In our dashboard, Total Pledge Support shows only active patrons. And we’ve also estimated our take home by assuming a 10% fee to Patreon that can be overriden on the START HERE tab to match your Patreon plan pricing.
Further, we’ve called out the Average Amount Pledged. This is an extremely important key measure to pay attention to. Small changes in this can lead to significant growth in our Lifetime Values and Pledge Growth. Here we can see that we’ve gone from $3.46 average pledge amount in the last month to $3.53 this month.
Understanding Churn and Patron Lifetime Value
Churn is the rate at which people stop supporting us on Patreon.
This is important because acquiring supporters who are willing to support us is expensive and hard work. Minimizing churn is about maximizing return on our marketing and increasing the stability and health of our community.
In an article on the Patreon blog that I now can’t find to reference, they speak of 5% churn being a good target number. I agree. This means that every month we would lose, on average, 5% of our supporters.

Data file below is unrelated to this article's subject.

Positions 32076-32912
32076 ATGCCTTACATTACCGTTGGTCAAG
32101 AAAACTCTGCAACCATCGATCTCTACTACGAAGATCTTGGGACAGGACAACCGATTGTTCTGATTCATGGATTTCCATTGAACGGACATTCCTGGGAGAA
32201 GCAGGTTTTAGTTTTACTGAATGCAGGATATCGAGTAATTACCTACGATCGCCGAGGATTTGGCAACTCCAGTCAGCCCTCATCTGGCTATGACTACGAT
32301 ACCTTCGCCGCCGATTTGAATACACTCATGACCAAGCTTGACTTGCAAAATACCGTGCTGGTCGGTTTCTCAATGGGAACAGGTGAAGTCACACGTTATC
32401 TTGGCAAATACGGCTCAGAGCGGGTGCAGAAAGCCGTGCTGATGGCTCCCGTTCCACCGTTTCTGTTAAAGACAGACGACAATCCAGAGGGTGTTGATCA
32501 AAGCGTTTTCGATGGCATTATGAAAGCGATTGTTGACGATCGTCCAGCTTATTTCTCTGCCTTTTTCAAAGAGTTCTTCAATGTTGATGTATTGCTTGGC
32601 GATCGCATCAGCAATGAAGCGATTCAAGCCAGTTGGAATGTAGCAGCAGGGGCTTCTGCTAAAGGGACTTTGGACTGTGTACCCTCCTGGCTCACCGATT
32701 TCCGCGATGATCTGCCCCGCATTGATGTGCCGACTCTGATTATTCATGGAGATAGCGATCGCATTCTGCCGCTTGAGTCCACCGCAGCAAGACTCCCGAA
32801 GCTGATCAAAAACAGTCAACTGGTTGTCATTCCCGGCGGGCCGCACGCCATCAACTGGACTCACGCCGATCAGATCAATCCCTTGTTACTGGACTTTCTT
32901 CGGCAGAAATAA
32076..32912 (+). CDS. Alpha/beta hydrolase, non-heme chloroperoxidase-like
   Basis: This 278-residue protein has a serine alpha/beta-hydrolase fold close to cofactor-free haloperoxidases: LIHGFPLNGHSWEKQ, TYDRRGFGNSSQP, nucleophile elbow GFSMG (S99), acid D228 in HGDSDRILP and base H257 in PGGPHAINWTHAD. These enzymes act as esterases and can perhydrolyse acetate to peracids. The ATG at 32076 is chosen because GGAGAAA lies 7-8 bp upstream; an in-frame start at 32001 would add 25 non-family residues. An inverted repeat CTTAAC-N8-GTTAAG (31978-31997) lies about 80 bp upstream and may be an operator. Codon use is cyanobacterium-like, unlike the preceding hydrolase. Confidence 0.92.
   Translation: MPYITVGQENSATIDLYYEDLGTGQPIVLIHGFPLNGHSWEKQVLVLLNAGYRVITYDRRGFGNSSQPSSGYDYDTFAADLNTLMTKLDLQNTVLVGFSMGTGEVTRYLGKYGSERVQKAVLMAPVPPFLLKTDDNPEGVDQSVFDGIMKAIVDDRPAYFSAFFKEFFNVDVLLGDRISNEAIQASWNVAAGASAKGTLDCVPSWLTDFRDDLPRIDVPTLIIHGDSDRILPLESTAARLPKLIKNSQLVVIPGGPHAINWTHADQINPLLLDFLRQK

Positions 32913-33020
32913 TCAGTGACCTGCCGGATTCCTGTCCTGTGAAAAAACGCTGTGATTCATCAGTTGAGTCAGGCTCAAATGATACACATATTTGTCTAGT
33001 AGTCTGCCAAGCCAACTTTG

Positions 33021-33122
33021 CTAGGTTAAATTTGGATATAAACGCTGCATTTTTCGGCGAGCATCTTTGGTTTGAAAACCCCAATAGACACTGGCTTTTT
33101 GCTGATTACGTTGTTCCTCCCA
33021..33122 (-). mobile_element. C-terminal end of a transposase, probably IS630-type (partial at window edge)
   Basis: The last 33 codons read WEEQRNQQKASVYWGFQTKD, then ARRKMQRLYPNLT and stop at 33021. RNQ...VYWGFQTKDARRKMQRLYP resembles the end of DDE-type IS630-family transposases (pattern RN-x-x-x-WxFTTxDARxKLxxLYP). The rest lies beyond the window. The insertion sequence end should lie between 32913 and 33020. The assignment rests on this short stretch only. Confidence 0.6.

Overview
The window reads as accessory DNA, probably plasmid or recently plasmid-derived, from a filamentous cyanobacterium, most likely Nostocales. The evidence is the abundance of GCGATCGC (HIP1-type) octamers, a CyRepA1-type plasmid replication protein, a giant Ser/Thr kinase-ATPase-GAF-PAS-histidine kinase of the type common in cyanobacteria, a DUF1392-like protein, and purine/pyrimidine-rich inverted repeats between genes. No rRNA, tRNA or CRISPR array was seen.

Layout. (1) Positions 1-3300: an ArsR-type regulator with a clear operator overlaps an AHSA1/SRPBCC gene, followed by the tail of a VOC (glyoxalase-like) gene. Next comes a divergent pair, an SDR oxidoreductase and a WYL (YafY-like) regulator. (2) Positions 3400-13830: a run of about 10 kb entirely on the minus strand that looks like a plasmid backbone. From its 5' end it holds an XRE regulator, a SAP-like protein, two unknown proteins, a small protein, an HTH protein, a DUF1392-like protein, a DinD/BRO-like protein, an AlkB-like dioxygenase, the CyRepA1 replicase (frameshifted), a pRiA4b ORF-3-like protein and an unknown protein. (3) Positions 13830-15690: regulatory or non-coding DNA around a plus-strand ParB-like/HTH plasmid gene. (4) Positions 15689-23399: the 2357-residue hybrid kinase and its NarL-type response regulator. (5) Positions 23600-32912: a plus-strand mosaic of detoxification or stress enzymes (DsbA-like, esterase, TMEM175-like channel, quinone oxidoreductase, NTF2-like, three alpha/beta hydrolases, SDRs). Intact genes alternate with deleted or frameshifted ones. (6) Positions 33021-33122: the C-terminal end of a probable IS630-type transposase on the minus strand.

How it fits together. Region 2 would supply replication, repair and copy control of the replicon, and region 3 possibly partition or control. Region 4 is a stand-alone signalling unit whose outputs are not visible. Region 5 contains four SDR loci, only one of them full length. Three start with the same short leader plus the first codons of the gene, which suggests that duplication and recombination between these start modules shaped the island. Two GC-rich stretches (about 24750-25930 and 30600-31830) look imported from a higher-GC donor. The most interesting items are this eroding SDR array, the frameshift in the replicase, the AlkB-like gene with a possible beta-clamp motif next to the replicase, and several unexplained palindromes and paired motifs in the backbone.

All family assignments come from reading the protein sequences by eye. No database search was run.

Average Lifespan = 1 / CHURN
At 5% churn, the average lifespan for a supporter would be 20 month.
Why? Because math. We don’t need to worry too much about this average lifespan number as it’s just being used in a classic equation to come to our Average Patron Lifetime Value.
We now know how long people stay with us and earlier we came up with the average amount pledged per month (of active patrons). So now we just multiply the two together to get our Average Patron Lifetime Value.